In the UK, it now costs more than 100 pounds to fill up a typical family car with petrol, and oil prices could rise even further. But are such high prices for fossil fuels a bad thing? While attention is focused on measures to tackle the global cost of living crisis, there has been much less focus on a very uncomfortable truth—that solving the climate crisis requires fossil fuel prices for consumers to stay high forever.
Saying such a thing may seem tone-deaf. Millions of households in rich countries are facing a choice between heating and eating. In poorer countries, the situation is immeasurably worse. Rising prices for gas have dramatically increased the cost of fertilizer, while the war in Ukraine is hampering the export of its wheat.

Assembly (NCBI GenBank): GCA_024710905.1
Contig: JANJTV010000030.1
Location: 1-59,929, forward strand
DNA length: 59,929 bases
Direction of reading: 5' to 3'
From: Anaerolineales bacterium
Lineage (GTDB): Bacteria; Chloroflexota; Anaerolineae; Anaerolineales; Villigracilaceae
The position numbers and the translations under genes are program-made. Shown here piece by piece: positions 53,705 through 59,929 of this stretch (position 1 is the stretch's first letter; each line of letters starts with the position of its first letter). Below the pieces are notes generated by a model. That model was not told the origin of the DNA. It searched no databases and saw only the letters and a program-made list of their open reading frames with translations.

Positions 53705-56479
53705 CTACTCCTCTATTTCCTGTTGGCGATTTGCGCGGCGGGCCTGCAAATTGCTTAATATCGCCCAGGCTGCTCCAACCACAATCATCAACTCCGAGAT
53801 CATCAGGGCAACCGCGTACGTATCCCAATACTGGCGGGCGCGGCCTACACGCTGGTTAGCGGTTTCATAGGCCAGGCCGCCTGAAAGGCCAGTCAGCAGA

Together these are leading to spiraling food prices globally, triggering a surge in inflation and worsening the already dire food security situation in places such as Yemen, the Horn of Africa, and Madagascar. We are already witnessing widespread foot riots just like those between 2008 and 2011, when citizens around the world protested the failure of their states to deliver their most basic right—the right to eat.